Our first impressions of the City of Arts and Sciences were ones of utter astonishment - liken to a school of excavated, luminous-white, and pre-historic sea creatures, bobbing on the remains of the Turia River. Marvels such as the Hemisfèric (the planetarium) commanded our curiosity as the more convincing than most representation of the human eye by design. The use of large glazed surfaces lit from within radiated itself as a beacon of light.
Truly inspired by exploring the architects' transformation of the former Turia River bed in, we got in touch with the practice to delve into what they’ve been working on currently, and what to expect next…
Nestled in the urban thicket of NewYork City is Santiago Calatrava’s recent and now award winning restoration of St. Nicholas Greek Orthodox Church and national shrine. In December, the world-renowned architect and engineer, the Port Authority of New York & New Jersey and Greek Orthodox Church officials celebrated its historic reopening. As the only religious structure destroyed on 9/11, Santiago Calatrava was tasked with redesigning the building entirely, creating a space that directly addresses the traditional Greek Orthodox liturgy, while honouring the Church’s connection to the greater World Trade Center Memorial site. The St. Nicholas Church is the second completed structure at the World Trade Center campus to be designed by Santiago Calatrava, following the World Trade Center Transportation Hub.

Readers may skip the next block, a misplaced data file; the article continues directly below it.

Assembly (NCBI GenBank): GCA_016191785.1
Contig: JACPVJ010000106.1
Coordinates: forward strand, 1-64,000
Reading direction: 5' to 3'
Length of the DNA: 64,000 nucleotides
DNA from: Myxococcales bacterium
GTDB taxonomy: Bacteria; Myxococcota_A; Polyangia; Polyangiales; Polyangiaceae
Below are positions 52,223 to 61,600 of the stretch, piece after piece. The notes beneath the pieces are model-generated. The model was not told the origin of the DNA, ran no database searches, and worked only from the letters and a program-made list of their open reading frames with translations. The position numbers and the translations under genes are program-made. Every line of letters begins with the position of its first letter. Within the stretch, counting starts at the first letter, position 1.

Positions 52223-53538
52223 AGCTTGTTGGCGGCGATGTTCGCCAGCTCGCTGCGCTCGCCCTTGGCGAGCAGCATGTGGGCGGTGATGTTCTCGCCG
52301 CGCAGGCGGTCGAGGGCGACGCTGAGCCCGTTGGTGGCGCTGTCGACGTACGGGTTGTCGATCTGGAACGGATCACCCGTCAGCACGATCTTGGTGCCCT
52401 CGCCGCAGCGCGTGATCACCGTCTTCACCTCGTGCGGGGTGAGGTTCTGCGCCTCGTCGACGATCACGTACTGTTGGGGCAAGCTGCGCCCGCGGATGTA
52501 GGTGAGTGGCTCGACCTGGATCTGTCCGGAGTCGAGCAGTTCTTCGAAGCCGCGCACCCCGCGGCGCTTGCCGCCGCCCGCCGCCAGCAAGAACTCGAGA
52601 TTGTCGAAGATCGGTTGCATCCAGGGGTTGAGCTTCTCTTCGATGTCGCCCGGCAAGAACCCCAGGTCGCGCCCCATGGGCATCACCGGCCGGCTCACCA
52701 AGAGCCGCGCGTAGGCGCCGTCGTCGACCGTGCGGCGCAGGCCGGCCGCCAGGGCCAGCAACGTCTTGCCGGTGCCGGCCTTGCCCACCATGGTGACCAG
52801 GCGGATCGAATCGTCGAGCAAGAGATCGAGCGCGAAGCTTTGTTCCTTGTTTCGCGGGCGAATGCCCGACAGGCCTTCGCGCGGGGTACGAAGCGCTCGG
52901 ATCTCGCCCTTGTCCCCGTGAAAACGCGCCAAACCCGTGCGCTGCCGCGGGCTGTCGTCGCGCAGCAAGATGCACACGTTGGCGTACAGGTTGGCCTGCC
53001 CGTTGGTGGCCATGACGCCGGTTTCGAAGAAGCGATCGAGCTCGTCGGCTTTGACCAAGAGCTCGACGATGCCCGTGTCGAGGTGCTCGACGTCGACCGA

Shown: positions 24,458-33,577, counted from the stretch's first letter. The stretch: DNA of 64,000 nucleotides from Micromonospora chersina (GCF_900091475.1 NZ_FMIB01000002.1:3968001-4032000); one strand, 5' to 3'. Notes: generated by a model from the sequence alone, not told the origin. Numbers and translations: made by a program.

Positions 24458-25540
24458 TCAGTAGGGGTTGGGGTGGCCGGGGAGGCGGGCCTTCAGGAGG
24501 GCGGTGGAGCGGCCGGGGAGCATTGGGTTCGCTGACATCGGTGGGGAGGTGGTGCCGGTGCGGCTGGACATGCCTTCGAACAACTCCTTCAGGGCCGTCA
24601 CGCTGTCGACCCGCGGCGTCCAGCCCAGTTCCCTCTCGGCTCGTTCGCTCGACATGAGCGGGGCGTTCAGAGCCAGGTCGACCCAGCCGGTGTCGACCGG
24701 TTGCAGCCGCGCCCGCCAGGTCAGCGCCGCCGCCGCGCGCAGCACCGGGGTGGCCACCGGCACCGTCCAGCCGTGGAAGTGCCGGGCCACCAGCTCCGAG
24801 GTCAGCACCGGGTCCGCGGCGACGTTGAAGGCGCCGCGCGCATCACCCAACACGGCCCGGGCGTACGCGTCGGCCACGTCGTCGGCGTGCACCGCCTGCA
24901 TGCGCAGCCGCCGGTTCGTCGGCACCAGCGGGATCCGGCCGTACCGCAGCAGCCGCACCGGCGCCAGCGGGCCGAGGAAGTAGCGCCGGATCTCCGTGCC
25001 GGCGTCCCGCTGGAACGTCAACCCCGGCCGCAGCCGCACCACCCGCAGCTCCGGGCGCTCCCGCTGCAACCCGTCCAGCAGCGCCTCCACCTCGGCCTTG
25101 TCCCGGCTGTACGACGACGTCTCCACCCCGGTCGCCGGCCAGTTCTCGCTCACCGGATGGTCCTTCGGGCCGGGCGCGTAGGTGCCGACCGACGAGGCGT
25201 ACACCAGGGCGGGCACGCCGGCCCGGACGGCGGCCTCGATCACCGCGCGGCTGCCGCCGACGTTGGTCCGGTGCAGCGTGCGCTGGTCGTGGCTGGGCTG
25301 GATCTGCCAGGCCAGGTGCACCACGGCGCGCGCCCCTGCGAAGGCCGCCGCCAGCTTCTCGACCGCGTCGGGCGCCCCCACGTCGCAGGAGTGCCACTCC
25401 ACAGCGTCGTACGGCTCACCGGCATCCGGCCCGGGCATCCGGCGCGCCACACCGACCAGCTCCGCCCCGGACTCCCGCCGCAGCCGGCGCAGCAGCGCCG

The restoration project recently achieved a special award for Innovation in Institutional Design as part of the SARA NY Design Awards.
“To see the St. Nicholas Greek Orthodox Church and National Shrine finally open is emblematic of Lower Manhattan’s storied future and defining past,” comments Santiago Calatrava, “I hope to see this structure serve its purpose as a sanctuary for worship but also as a place for reflection on what the city endured and how it is moving forward. Architecture can have an intrinsic symbolic value, which is not written or expressed in a specific way but in an abstract and synthetic manner, sending a message and thus leaving a lasting legacy. Thank you to the Port Authority of New York and New Jersey, the Greek Orthodox Archdiocese of America, the Friends of St. Nicholas and the WTC Memorial Museum for their fervent support throughout the course of reconstruction and for believing in my architectural vision.”